Live More In Singapore: Aging in Place and Aging Policies

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Aging oftentimes comes hand in hand with a lack of independence, but public policy changes in Singapore attempt to remedy this situation by making the city more elderly-friendly. Singapore could become the next epicenter of longevity research because its elderly population lives longer, healthier, and more independent lives than those of many other cities.

Singapore’s Public Policies for an Aging City

Since the turn of the millennium, Singapore has attempted to address its aging population through socio-urban policy changes. According to a 2017 public policy report, these changes include four major areas:

  • creating housing for seniors
  • making the city more accessible
  • integrating an eldercare healthcare system
  • offering active lifestyle opportunities for older adults.

Housing an Aging Population

The first round of housing initiatives provided older adults with public housing in some of Singapore’s many apartments. In the original plan, launched in 1998, older adults could live in an age-friendly studio apartment. However, later research found that these age-segregated apartments led the inhabitants to feel isolated and lonely.

In 2012, private institutions began envisioning ‘retirement villages’ that would lessen older adults’ feelings of ostracism. While most of these villages—like the St. Bernadette Lifestyle Village—have been developed by private investors, Singapore’s state agencies have played a major role in granting access to land and encouraging development.

Creating an Accessible Island

One of the prime approaches to aging in Singapore burgeons from the idea that older adults should have the right to age in place—to live in one’s own home and community for as long as desired. This means that the built environment itself should be amendable to older populations—so much so that they will not need to move to senior-only housing facilities.

In 2008, the Land Transport Authority (LTA) aimed to create “a more people-centered land transport system that [would] meet the diverse needs of an inclusive, livable, and vibrant global city.” As part of this plan, the LTA attempted to make the city more accessible to aging population by providing safer, easier, and more comfortable ways to move about the city.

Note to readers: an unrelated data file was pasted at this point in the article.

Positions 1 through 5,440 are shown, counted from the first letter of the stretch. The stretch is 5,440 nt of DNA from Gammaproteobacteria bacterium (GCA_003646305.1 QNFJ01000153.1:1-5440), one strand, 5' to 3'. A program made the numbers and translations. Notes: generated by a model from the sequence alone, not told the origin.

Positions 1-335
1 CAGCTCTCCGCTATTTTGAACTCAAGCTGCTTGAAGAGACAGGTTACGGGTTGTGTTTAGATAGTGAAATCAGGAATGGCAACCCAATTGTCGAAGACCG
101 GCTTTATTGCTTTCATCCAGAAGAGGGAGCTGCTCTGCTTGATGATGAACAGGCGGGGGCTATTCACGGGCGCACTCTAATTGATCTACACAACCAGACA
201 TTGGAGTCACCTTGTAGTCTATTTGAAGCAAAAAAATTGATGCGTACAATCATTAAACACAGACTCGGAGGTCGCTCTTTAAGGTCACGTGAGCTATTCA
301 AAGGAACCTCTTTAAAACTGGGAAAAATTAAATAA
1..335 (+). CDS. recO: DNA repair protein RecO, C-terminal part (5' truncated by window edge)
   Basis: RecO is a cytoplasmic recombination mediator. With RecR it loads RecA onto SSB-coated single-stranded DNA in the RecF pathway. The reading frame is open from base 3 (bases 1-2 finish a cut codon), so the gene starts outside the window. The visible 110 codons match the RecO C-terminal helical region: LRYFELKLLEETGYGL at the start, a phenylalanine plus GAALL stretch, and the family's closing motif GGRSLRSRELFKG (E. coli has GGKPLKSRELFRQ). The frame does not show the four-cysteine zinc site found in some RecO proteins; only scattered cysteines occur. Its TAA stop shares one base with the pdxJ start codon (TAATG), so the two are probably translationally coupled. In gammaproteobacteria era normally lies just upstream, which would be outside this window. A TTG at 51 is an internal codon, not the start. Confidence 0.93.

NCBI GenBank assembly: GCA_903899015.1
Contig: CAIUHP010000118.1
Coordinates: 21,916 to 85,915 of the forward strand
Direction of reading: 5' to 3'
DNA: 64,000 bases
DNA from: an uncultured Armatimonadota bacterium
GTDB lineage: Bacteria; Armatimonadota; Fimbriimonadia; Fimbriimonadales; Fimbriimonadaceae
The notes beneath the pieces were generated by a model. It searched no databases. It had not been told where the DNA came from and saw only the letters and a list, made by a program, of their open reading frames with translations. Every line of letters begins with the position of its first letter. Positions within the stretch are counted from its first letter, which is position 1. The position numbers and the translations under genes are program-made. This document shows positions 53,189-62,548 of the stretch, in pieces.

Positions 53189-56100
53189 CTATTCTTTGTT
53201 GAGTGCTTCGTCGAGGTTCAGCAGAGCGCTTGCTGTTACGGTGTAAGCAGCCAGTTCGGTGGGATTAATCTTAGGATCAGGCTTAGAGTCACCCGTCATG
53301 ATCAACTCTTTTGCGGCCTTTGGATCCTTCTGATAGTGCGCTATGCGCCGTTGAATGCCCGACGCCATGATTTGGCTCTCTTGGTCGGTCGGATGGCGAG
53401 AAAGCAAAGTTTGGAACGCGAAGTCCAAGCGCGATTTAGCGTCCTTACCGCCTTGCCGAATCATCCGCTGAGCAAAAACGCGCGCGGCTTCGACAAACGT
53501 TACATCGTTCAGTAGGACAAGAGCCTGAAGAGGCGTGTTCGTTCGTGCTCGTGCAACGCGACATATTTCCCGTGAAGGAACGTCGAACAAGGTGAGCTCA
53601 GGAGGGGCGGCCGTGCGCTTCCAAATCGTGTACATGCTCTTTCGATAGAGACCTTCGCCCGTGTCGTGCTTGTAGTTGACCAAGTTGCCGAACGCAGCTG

Distributing Eldercare

Unlike many western urban areas that try to move older adults to more accommodating locales, Singapore attempts to make the urban area itself more accommodating. Singaporeans prefer to age-in-place, so state agencies work towards bettering the life of its aging population within the city.

One example? Over the last two decades Singapore has dramatically shifted its healthcare distribution. As recently as early 2017, the Ministry of Health (MOH) made a plan to redistribute primary care throughout the city. That way, older adults would not have to travel as far to get the care that they required.

Funding Fun for Older Adults

Sure, doctors, hospitals, and medical interventions play in important role in maintaining health and wellbeing. But those goals are often best addressed outside of the medical environment. Connecting with others and the feeling of belonging are key to healthy aging. Sociability helps fight off age-related deterioration and simultaneously bolsters older adults’ mental health and healthspan.

To encourage those kinds of interpersonal relationships, Singaporean agencies have funded initiatives to prompt older adults to participate in their communities, healthcare, and civic duties. Programs that focus on life-ling learning, voluntarism, and more inspire older adults to remain a part of their social networks, keeping their brains and bodies healthier, longer.

Aging Research and Aging Policies

Singaporeans’ emphasis on aging in place offers a great benefit to researchers interested in aging. Older adults in Singapore—like in some areas of the United States—make up the cultural lifeblood of the area. Studying these healthy agers can help us better understand the detrimental effects of aging stigma and the psychosocial mechanisms of aging.